Sydney Owenson (later Lady Morgan) (c. 1776-1859) was probably born at sea and lived in Dublin when not on tour with her actor-manager father. She is best known now for her novel The Wild Irish Girl (1806) but was a prolific novelist, essayist and poet as well as being a professional singer. She settled in London in 1837.
Chloe and Cupid
— Amour! Tous les autres plaisirs, ne valent pas tes peines!
Chloe had heard of Cupid’s charms,
And long’d to lure him to her arms;
Vowing if Venus would consign him,
Her favorite monkey she’d resign him;
With parrots, dogs, birds, lovers part,
And all that now engaged her heart!
Smiling on the suppliant fair,
The goddess granted Chloe’s prayer;
Here, take the urchin, Venus said,
And gave him to the guileless maid;
While Chlo’ receives the dangerous boy,
As some amusing harmless toy!
Now in her circling arms she prest him,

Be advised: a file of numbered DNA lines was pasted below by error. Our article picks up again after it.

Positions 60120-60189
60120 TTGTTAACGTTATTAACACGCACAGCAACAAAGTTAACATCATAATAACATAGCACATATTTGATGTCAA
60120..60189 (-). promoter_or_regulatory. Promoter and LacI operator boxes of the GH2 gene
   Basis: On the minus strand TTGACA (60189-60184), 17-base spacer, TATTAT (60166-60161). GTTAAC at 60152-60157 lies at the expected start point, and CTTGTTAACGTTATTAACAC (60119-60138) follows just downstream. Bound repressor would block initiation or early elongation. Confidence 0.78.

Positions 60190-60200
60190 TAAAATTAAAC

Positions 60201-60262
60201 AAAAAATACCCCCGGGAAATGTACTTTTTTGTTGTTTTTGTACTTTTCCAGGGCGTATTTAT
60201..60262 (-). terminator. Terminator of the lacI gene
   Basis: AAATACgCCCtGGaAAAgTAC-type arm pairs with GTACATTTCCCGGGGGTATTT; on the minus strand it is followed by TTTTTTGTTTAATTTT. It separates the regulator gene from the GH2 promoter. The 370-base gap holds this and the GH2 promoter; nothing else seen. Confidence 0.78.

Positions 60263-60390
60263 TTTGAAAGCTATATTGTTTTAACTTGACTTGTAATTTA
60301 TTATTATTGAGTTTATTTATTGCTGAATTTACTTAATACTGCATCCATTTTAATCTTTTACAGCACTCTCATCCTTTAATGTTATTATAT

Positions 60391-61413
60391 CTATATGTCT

Now playful chid, and now caress’d him,
Now fondly vow’d she should adore him,
Now toys and trinkets spread before him,
Now gaily join’d his infant plays,
And hung upon his witching lays!
Thus pass’d with love her careless hours,
Till one day trifling with the flowers,
That grac’d her bosom’s snowy pride,
Her favourite started, sob’d and cried, —
What ails my boy? says frighted Chlo’,
Why wrings his hands, why sobs he so? ”
Oh I am stung, for in your breast,
” Of serpents sure there lies a nest,
” Behold this finger,Cupid cries,
While tears ambrosial fill his eyes,
And then discover’d all his woes
Proceeded from a damask rose!
Nay, Chloe cries,” pain must be borne
” With patience; — see, ’tis but a thorn;
” Why would you then my flowers rifle,
” I’d blush to weep for such a trifle!
Resentful Cupid quick replied,
” Had you been stung so, you’d have cried;
” But since compassion you disown,
” Now judge my suff’rings by your own!
Then from his quiver snatch’d a dart,
And aiming, pierc’d poor Chloe’s heart!
” As many charms that bosom wears,
” So many thorns that bosom bears,
” The hearts of all mankind to sting;
He smiling said, then plumed his wing;
While Venus of his archness proud,
Receiv’d the traitor in a cloud;
And from experience sad poor Chlo’,
Has learnt to feel for others woe!